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Last edited 29 Sep 2020
In traditional building, the term 'spandrel' refers to the roughly triangular space or surface that is found between a curved figure and a rectangular boundary. It is thought to derive from from the Old French word 'spandre', meaning to spread.
Such spandrels can be found in a number of situations:
- The space between the curve of an arch and a rectilinear moulding.
- The space bounded by adjacent arches in an arcade and the horizontal moulding above.
- The space, where arches adjoin, between their crowns and springing lines. This is called a 'spandrel wall' if it is filled in.
- The space under a flight of stairs.
More recently, the term 'spandrel panel' has been used to refer to prefabricated triangular panels used in roof construction to separate spaces under the roof, or to complete the gable end of a roof. These panels can be installed quickly by crane, and mean that roofing contractors can complete wall elements under the roof rather than having to get brick or block layers to return to site.
|Carptrash at the English language Wikipedia [GFDL (http://www.gnu.org/copyleft/fdl.html) or CC-BY-SA-3.0 (http://creativecommons.org/licenses/by-sa/3.0/)], from Wikimedia Commons|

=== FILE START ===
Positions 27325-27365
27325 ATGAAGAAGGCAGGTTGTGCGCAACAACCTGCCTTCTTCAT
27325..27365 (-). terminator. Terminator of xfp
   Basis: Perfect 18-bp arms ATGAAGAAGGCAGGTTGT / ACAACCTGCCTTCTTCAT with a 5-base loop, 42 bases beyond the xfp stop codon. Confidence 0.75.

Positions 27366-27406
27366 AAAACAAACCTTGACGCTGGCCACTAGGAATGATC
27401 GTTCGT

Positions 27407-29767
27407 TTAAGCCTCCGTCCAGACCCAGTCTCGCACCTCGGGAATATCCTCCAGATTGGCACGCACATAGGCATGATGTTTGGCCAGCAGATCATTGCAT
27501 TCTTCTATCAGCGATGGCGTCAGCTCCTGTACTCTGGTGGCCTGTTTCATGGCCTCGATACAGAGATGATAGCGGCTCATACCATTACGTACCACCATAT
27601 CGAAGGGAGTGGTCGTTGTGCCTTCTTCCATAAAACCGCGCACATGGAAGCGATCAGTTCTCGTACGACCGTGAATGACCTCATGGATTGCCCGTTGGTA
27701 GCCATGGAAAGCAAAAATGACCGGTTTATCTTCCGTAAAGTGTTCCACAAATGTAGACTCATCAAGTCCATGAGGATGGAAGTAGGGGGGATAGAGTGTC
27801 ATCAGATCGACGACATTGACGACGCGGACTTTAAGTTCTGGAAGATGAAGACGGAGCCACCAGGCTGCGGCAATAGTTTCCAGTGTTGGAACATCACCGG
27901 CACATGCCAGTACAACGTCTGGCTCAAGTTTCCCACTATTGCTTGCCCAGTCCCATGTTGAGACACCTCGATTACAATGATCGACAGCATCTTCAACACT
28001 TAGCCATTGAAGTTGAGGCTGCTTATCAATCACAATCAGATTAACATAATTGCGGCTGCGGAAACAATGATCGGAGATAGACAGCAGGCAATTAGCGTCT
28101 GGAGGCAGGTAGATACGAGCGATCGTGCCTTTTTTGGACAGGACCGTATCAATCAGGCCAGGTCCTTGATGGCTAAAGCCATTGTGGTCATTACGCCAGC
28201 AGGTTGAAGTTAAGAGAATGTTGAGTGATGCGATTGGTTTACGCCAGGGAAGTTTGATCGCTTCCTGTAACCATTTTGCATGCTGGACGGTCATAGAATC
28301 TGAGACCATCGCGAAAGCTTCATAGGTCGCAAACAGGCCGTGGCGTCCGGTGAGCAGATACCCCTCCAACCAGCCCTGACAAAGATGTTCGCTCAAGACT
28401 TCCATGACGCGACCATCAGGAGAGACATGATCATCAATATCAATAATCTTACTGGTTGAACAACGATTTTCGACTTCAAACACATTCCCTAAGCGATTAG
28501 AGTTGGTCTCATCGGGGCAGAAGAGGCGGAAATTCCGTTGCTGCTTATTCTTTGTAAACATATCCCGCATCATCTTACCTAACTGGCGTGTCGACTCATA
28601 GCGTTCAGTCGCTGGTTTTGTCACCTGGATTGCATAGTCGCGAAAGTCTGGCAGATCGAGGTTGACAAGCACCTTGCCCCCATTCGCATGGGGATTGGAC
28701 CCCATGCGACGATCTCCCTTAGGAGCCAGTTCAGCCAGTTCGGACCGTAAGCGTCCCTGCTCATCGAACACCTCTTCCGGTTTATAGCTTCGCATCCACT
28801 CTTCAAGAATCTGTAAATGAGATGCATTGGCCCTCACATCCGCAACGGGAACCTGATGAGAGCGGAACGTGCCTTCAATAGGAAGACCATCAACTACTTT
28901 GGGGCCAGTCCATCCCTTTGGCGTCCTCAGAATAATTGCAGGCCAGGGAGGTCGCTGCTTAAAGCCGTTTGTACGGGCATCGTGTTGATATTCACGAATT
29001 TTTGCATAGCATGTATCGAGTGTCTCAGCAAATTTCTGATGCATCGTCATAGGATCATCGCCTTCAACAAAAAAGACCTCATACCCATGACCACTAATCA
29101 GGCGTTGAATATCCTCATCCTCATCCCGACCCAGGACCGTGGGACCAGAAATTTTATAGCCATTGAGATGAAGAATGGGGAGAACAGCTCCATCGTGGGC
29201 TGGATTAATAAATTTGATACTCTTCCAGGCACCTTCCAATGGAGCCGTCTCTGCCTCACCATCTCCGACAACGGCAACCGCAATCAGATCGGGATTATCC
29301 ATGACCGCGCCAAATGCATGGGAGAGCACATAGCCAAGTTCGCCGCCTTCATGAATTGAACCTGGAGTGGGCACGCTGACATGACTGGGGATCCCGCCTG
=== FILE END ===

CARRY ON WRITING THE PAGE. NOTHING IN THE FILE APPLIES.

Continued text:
The term spandrel panel may also be used to refer to cladding panels that fill the space above the head of a window on one floor and below the cill of the window on the next floor on high-rise buildings. These panels conceal the floor structure. If they are made from opaque or translucent glass, this may be referred to as spandrel glass.
Problems with spandrel panels were linked to the Lakanal House fire in 2009, and in October 2018, following the Grenfell Tower fire, the government published advice that building owners should test the combustibility of spandrel, window and infill panels if there is no documented evidence of their fire resistance and to remove them if they are considered unsafe.
It suggests that; "Spandrel panels can be provided for both aesthetic and functional purposes. Like the rest of the external wall, the panels are generally required to meet acoustic, thermal, moisture, and fire performance requirements. Such panels are not normally load bearing but are often designed to account for wind loading... The design and materials of panels varies between buildings; some are made of singular components such as cement particle board, other panels are composite products comprising outer facing materials bonded to an inner core."
The advice states; "Where the panel product type can be confirmed building owners should check the fire performance with the manufacturer by requesting test certification. Where there is no information about the panel or there is uncertainty, it will be necessary to investigate the panel composition by sample testing."
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